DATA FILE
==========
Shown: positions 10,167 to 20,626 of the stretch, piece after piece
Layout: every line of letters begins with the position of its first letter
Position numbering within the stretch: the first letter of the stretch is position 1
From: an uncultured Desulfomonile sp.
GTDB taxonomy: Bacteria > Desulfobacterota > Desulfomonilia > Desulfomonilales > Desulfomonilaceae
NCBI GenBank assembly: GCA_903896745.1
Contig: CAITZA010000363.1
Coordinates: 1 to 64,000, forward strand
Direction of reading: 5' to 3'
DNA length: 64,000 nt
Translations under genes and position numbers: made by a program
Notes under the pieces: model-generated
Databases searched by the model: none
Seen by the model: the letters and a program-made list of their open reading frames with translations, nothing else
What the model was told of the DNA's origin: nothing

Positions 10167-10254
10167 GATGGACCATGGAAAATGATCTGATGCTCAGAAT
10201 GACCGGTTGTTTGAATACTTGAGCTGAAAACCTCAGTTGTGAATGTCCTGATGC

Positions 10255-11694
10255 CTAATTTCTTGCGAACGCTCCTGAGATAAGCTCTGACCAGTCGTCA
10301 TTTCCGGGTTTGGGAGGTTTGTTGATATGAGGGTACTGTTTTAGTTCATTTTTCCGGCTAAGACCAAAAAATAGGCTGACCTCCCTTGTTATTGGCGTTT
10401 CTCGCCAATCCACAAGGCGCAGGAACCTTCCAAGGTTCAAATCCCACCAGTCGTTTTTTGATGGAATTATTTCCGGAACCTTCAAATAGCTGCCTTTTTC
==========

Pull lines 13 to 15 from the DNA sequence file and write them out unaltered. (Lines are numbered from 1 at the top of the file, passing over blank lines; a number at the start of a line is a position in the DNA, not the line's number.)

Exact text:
Databases searched by the model: none
Seen by the model: the letters and a program-made list of their open reading frames with translations, nothing else
What the model was told of the DNA's origin: nothing